A tightly scoped dialogue that often takes place in areas no larger than the back of a limo that may admittedly be awesomely expansive, yet remains the back of a limo nevertheless, this film leaves little room for Peter Suschitzky's full artistic tastes, yet that doesn't stop Suschitzky from delivering on cinematography that plays with as much scope as it can ever so cleverly, neatly, if not rather surrealistically delivering on slick shots that don't simply catch your eye, but immerse you in this environment, and on the occasions in which the photography actually finds an environment suited for the playing up of color and lighting, the film gets to looking pretty darn good. Stylistically, the film isn't too unique, yet remains pretty commendable, and when it comes to substance, the film slips up time and again, with bland unsubtlety and a bit of arrogance, yet not so much so that the bite of the story is rendered totally toothless, for although this story is so messily structured, partially because there's little structure to it to begin with, it's actually reasonably original, not so much so that it's all that much like nothing that you've ever seen, yet ultimately enough so to create a degree of immediate intrigue, made all the stronger by what David Cronenberg does, in fact, do right, at least as writer. Now, when I say that this film is dialogue-driven, I'm not kidding, so of course Don DeLillo had to have packed the original source material - which, in and of itself, was weakly recieved for a Don DeLillo novel - with much of the dialogue - both commendable and problematic - heard here, but rather they be by DeLillo or Cronenberg, the dialogue pieces that drive this film are actually kind of neat, or at least more often than not, because, make no bones about it, the dialogue gets to be too snappy for its own good. Still, the fact of the matter is that this dialogue is snappy, boasting about as much hardly relatable pompousness as enjoyable sophistication, but quite a bit enjoyable sophistication, nevertheless, that livens up the film's meditative intrigue and supplements the thematic depth that is so often so messily handled directorially that it falls flat, but not so much so that there aren't occasions in which the film does, in fact, present an aspect through all of the messy unsubtlety and convolution that leaves you with something to think about. The film is reliant on all kinds of ramblings, exposition and other various talkery, and all too often, that doesn't work, yet more often than expected, the dialogue is colorful enough to keep things livened up, if not, on a few occasions, - dare I say it? - kind of entertaining, thus the film is kept from plummeting into total mediocrity, let alone disaster, and the performers behind the dialogue help, or at least some of them, for although you can expect material to generally be so lacking that more than a few performances come out as kind of medicore, as well as for Juliette Binoche to seem as though she couldn't hold on to an American accent if it was trying to pull her from the edge of a cliff, and for Sarah Gadon to actually prove pretty shoddy, with a profound lack of presence and expressiveness, and shakiness in her line delivery, I found quite a few key players to be kind of charismatic, and when Paul Giamatti finally arrives in the final act, he steals the show as one of the best supporting performances thus far this year, delivering on a striking, if not engrossing range and intensity in his emotion, expressions and overall presence that effortlessly defines the Benno Levin character as a mysterious and tortured soul. If nothing else, Giamatti's performance makes the final act - or at least everything in the final act up until the eye-roll-worthy non-ending - the relatively considerable high point that it is, but Giamatti shows up fashionably late, thus nearly the entirety of the film truly rests upon the shoulders of Robert Pattinson, someone who I've actually considered for quite some time to be an actually pretty promising talent, so much so that one of the reasons why I was initially looking foward to this film was because I was eager to see what Pattinson would do with a critic-targeting dramatic character piece, so you can imagine my disappointment in finding that Pattinson really is given ever so little to do. That being said, regardless of what many people say, Pattinson is rather, to me at least, charismatic, confidently embodying the stature of a man as sophisticated and powerful as the Eric Packer character, and when it comes time for material - no matter how limited - to arrive, Pattinson subtly layers Packer enough to grace our lead with some kind of mystery that supplements what intrigue there is in the film, and further shows the potential within Pattinson, who remains in desperate need of more material and, certainly, a more respectable film, but still flaunt enough of his potential to keep the film going, though not enough for the film to be redeemed of its missteps, for although there is actually a fair bit to compliment about this film, the final product slips up in way too many areas, failing to be the rewarding effort that some critics claim it to be, though not to where it's the disaster that many others claim it to be, having enough going for it to keep the patient going, even if it fails to be all that rewarding.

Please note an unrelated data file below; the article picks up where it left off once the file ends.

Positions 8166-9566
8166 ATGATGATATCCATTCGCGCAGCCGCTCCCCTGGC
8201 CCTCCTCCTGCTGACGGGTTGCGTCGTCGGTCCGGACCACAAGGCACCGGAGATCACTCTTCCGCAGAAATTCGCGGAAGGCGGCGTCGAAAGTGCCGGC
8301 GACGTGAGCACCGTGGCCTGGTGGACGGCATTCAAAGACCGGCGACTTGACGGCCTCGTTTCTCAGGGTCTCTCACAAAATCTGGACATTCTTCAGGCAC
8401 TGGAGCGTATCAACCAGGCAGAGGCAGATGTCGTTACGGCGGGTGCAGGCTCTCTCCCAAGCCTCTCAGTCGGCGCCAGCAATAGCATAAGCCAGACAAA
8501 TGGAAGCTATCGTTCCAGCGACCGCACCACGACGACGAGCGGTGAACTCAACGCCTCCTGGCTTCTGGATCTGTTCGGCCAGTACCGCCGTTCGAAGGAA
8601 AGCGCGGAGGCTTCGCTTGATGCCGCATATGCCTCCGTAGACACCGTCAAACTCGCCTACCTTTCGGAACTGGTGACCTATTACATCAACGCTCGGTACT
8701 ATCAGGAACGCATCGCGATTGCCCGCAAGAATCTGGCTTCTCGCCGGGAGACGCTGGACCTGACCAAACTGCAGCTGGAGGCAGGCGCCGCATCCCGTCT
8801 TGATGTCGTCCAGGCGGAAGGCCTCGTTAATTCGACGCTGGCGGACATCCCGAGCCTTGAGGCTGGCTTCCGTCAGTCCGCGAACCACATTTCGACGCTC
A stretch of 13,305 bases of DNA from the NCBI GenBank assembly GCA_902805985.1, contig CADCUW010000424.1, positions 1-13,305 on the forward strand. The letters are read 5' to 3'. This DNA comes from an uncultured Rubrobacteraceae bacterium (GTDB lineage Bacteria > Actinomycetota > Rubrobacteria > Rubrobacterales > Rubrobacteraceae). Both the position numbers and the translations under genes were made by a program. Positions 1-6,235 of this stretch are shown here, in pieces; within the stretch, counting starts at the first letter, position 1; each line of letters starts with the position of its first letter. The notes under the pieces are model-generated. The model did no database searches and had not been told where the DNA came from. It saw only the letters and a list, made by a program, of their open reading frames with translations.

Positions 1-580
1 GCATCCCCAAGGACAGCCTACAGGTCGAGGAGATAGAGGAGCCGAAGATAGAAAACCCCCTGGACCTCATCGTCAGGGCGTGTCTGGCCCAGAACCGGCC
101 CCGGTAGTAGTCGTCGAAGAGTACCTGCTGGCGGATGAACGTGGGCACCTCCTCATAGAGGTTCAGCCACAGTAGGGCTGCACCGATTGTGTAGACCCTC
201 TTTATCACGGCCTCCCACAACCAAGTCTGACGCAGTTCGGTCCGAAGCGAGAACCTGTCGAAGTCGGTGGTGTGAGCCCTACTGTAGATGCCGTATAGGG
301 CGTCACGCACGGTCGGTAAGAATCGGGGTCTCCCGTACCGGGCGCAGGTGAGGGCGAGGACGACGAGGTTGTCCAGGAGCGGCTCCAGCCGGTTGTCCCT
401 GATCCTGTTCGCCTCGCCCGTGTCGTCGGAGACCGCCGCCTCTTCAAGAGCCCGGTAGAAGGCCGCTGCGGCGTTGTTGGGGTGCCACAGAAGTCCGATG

When the ride finally, finally ends, the film is left flat, with many an overly meditative slow spell to make all the worse a problematic screenplay with flawed characterization and occasions of near-laughable strangeness that supplement the thematic depth's being uneven, yet still at least consistent in convolution and limited subtlety, though not at the expense of a moderate degree of self-congradulatory arrogance that intensifies the blandness that renders the final product all too improvable, though hardly a disaster, for although this film is not what it fancies itself, let alone what it should be, it boasts nifty stylistic touches, as well as a story with a reasonable degree of originality that creates mild immediate intrigue, expanded by what occasions of effectiveness there are within the sometimes problematic but generally colorful dialogue, as well as by a few charismatic performances, particularly that of the underwritten yet still promising Robert Pattinson, thus leaving "Cosmopolis" to cruise along as a, for the patient, reasonably interesting dramatic piece, even if it does fall short of potential quite tremendously.
2.5/5 - Fair